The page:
Who would’ve thought one of the most important First Amendment cases in recent history would involve Peter Thiel, penis size and a man named Bubba the Love Sponge?
Yes, the Hulk Hogan sex tape trial is back in the news thanks to the new Netflix documentary Nobody Speak: Trials of the Free Press. The trial might have seemed like tabloid fodder 18 months ago, but the film makes the case that it actually shows the increased power that billionaires—like Peter Thiel, Sheldon Adelson, and even President Donald Trump—have over the media.
First, a recap of the case itself: In 2007, while Hogan was having marital troubles, he had an affair with Heather Clem, the (now former) wife of his (now former) best friend Bubba the Love Sponge Clem. At one point during this affair, Bubba secretly filmed Hogan and Heather having sex.
Fast forward to October 2012, when Gawker Media got its hands on the sex tape and posted an edited version of it online. Hogan’s lawyers wanted Gawker to remove the video, so they sent CEO Nick Denton a cease and desist letter—but he refused to comply.
So Hogan sued Gawker for $100 million, alleging the site had violated his right to privacy by publishing the tape. Gawker’s defense was that the sex tape was newsworthy and protected under the First Amendment, since Hogan is a celebrity who publicized his sex life in the past.
While both sides were preparing for trial in summer 2015, the National Enquirer and Radar Online published another sex tape, on which Hogan complained to Heather that his daughter was sleeping with a “fucking nigger.” Gawker argued that this new video showed Hogan’s true character and strengthened its case, but the judge refused to admit it as evidence.
Everything came to a head in February 2016, when the two sides faced off in the first sex tape case to ever go to trial. In the Miami courtroom, Hogan and his lawyers attempted to make a distinction between Terry Bollea (the wrestler’s given name) and “Hulk Hogan,” who they claimed was simply a character and not a real person.
“Terry Bollea doesn’t have a 10 inch penis,” Hogan said during his testimony. “Hulk Hogan does.”
Gawker was also in the hot seat, though the staff’s attempts to defend their actions fell flat. Former editor AJ Daulerio was particularly criticized for stating in a video deposition that the only time a celebrity sex tape wouldn’t be newsworthy would be if it involved a four-year-old child.
Hogan emerged victorious in the end—the jury awarded him $140 million in damages, and both Denton and Daulerio were found liable for posting the video.
As recounted in Nobody Speak, after the trial many media observers wondered how Hogan had the financial resources to pursue this suit. The answer was Peter Thiel.
The PayPal CEO, Facebook investor and Trump adviser had made Gawker’s destruction his personal mission ever since the site had outed him as gay in 2007, and bankrolling Hogan’s suit was his way of getting revenge.
Sadly, it worked: Gawker Media filed for bankruptcy and sold its assets to the digital media company Ziff Davis. The Gawker site itself shut down in August. Gawker Media paid Hogan $31 million and removed the sex tape story from its website—and Denton went bankrupt too.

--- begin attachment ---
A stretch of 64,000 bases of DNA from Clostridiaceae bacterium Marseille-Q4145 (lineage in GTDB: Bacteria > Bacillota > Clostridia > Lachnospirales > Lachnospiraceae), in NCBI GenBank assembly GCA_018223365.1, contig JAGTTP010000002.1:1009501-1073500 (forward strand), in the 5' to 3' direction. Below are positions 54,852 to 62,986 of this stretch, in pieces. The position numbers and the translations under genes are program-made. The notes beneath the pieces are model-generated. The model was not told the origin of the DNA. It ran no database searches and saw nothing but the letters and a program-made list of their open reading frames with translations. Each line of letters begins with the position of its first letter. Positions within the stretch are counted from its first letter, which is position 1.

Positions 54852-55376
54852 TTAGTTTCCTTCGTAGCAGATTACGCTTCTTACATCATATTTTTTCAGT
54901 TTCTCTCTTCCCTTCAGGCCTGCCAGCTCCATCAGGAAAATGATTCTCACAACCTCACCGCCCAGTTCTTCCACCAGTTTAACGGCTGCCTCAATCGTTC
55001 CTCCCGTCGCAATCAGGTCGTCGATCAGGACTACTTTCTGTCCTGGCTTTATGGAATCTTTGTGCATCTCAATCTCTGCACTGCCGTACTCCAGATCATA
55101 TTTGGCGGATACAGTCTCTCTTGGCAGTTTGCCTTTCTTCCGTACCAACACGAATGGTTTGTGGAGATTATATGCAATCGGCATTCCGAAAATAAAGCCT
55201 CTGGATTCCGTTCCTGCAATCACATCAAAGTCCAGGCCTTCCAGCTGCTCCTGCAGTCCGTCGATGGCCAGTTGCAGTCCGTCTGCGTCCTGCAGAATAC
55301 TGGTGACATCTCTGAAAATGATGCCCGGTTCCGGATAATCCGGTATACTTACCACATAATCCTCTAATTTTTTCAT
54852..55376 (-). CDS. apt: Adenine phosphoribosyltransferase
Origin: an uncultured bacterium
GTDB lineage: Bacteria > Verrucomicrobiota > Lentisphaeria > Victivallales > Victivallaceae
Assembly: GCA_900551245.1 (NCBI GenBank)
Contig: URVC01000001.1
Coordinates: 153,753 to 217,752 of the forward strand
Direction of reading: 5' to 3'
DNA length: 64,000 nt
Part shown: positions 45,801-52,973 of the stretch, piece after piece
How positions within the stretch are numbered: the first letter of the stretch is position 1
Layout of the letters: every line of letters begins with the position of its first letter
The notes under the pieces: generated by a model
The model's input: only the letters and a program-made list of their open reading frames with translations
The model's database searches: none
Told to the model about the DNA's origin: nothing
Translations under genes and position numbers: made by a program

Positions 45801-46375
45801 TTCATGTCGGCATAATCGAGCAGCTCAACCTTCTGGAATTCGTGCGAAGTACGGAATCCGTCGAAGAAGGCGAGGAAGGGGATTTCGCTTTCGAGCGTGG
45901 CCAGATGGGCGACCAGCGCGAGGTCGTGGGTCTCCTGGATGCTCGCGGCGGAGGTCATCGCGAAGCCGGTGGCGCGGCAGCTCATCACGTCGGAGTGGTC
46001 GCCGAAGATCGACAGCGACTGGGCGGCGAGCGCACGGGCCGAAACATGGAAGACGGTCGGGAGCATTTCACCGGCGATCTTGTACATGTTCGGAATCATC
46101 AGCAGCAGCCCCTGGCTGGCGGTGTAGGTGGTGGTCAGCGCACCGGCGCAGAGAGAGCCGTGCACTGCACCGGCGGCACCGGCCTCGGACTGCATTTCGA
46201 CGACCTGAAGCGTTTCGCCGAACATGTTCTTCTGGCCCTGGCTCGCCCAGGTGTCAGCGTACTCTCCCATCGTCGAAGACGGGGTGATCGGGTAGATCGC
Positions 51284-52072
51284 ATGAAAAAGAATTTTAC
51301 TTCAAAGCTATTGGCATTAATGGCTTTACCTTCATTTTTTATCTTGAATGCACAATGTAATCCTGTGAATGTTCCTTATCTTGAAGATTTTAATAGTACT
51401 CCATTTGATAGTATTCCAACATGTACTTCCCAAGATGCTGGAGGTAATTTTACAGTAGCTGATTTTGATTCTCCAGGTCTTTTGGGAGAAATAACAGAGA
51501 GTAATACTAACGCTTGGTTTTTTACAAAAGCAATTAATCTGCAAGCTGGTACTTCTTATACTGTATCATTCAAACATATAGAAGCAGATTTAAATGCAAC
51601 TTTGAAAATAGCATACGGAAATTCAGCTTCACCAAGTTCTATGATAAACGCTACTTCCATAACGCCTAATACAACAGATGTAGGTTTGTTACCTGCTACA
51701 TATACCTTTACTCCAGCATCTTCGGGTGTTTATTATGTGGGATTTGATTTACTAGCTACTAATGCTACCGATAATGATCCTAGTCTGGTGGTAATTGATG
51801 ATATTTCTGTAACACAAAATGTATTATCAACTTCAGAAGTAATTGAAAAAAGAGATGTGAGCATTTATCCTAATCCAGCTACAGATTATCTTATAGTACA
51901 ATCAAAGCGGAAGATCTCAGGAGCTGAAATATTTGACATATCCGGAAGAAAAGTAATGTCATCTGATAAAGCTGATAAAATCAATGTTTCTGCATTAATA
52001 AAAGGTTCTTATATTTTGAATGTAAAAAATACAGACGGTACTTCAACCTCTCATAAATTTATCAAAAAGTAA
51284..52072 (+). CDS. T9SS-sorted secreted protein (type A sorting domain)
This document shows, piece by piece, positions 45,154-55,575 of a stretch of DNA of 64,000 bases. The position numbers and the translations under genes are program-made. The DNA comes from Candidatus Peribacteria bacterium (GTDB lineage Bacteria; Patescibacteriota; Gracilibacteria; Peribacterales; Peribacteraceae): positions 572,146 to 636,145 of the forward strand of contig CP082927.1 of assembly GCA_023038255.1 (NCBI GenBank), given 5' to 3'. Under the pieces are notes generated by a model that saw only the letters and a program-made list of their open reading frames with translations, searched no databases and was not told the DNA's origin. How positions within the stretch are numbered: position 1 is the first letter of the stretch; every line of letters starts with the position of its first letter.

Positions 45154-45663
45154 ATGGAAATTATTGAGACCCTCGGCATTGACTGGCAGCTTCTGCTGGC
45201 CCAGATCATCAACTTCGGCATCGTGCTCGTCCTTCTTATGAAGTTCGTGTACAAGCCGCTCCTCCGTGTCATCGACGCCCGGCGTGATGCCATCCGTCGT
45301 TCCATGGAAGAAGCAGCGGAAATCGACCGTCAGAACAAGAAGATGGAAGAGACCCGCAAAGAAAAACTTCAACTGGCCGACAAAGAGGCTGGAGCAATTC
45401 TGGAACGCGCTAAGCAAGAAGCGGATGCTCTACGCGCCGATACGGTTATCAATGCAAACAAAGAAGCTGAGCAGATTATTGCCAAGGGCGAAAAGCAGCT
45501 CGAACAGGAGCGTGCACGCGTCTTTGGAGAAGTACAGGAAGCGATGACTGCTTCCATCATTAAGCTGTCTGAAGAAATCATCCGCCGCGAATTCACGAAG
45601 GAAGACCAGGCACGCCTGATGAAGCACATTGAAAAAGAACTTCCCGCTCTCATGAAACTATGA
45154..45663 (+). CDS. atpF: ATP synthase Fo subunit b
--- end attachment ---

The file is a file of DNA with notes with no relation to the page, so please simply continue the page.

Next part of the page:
It’s this aspect of the story in particular—that one man with deep pockets can bring down an entire media empire—that Nobody Speak is most concerned with.
“The reason to save Gawker is not because Gawker is worth saving,” noted First Amendment lawyer Floyd Abrams says in the film. “The reason to save it is because we don’t get to pick and choose what sort of publications are permissible.”
While the Hogan case may be “sleazy and about sex,” it also involves “the very notion of truth,” Leslie Savan, media critic for The Nation, adds.
The battle between internet privacy and freedom of the press doesn’t end with Gawker, however—indeed, that case was just the beginning. Nobody Speak gives one other notable example of digitally speaking truth to power: the case of the Las Vegas Review-Journal.
In December 2015 an unidentified buyer purchased Nevada’s largest daily newspaper for $140 million. The newspaper’s staff made it their mission to solve the mystery, and after a week of shoe leather reporting they had their man: billionaire businessman and Republican donor Sheldon Adelson.
Dozens of the paper’s staffers stepped down, wary of the impact this new ownership would have on their reporting. The movie pays particular attention to John L. Smith, a columnist who had locked horns with Adelson because the billionaire didn’t like the way he was portrayed in Smith’s book Sharks in the Desert. Adelson sued Smith for $15 million in damages—the case was dismissed, but neither man ever forgot the incident. When Smith found out he wouldn’t be able to write about Adelson anymore, he left the paper.
Of course, as Nobody Speak points out, the ultimate example of a rich man who hates bad press is President Trump. Indeed, the film makes the case that like Hogan, Trump’s main persona (thanks to The Apprentice) is that of a television character—albeit one who now holds “the highest, most powerful position in the world,” Abrams notes.
Trump’s many verbal threats to reporters, like the monetary ones from Hogan, Thiel and Adelson, are not to be taken lightly.
“This is a culture war against big media,” critic Jay Rosen says. “These billionaires are proclaiming we are not vulnerable to truth. We are invulnerable to facts, and we are more powerful than the truth.”
At the same time, reporters shouldn’t lose hope—indeed, several talking heads in the film state that it should make them more determined than ever.
“Our society needs strong, independent, adversarial journalism,” Washington Post media critic Margaret Sullivan says.
“This is a moment of real definition for the press,” NPR media correspondent David Folkenflik adds.
But how exactly will the press be defined, and by whom? That’ll have to wait for the sequel, hopefully titled Everybody Speaks.